After the U.S. Department of Homeland Security warned of a vulnerability in Java 7 that could allow malicious software to be installed on users’ machines, Apple moved swiftly to shield OS X users who have downloaded Java 7. On Friday the company disabled the OS X plug-in for the latest version running on some Apple-made machines.
MacRumors reports on how Apple did it:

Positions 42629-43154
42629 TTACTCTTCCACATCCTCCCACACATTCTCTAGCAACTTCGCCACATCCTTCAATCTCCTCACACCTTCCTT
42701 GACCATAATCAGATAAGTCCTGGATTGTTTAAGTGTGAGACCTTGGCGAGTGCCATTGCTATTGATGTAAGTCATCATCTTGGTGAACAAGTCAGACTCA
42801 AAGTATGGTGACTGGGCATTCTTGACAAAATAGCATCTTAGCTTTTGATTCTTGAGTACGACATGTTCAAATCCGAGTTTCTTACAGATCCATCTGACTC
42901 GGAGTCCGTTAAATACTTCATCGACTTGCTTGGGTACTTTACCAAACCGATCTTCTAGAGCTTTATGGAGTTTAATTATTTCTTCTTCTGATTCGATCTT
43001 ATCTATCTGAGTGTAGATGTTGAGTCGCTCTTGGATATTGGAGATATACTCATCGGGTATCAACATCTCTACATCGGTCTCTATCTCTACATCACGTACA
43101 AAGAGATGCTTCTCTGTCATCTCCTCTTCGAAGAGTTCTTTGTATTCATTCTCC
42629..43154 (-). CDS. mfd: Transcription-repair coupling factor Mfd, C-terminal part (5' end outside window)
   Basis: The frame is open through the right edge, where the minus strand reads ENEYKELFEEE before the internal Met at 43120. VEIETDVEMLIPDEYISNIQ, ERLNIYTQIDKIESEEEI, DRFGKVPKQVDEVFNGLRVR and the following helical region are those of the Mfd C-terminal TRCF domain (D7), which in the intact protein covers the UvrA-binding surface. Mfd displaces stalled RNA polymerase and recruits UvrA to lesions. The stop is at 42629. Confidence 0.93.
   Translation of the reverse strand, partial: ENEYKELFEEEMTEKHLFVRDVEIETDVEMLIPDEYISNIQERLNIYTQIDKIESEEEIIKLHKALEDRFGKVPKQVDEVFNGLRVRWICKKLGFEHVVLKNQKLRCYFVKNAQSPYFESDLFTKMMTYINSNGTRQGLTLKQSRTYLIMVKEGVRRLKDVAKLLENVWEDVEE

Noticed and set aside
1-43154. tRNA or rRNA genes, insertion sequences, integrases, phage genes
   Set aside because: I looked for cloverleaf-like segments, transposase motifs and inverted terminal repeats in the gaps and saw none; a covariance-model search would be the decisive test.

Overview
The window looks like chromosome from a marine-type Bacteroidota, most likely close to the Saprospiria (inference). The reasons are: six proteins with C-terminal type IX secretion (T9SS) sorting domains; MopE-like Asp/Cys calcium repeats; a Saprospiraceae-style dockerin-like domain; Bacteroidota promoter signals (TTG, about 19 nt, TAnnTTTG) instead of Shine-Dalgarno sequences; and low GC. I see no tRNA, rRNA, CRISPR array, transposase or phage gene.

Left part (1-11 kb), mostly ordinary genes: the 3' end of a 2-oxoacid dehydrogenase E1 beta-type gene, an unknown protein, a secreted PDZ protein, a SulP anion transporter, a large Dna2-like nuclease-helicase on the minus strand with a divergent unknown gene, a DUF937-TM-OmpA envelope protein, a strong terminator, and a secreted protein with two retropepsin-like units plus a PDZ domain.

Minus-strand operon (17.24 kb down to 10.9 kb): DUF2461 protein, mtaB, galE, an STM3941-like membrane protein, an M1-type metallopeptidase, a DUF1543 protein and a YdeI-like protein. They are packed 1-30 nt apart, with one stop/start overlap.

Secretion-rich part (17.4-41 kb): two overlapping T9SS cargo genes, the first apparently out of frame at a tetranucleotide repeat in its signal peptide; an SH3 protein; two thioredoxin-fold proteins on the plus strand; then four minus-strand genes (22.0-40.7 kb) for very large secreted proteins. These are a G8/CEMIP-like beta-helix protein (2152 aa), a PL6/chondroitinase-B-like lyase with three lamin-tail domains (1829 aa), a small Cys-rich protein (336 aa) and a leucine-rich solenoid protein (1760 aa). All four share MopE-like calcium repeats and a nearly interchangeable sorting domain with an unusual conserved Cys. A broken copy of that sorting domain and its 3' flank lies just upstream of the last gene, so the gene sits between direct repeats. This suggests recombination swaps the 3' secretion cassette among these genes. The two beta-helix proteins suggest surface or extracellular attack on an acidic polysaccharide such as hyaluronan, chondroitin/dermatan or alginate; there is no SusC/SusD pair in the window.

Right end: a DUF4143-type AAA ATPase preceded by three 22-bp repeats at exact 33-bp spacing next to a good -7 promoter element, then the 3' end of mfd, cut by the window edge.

Apple has achieved this by updating its “Xprotect.plist” blacklist to require a minimum of an as-yet unreleased 1.7.0_10-b19 version of Java 7. With the current publicly-available version of Java 7 being 1.7.0_10-b18, all systems running Java 7 are failing to pass the check initiated through the anti-malware system built into OS X.
Apple stopped developing Java for OS X in late 2010 and no longer includes it as pre-installed software on new Macs. Users who want the plug-in can still download the software separately; only those who have Java 7 are affected by the security threat.
Image courtesy of Flickr user [spcbrass].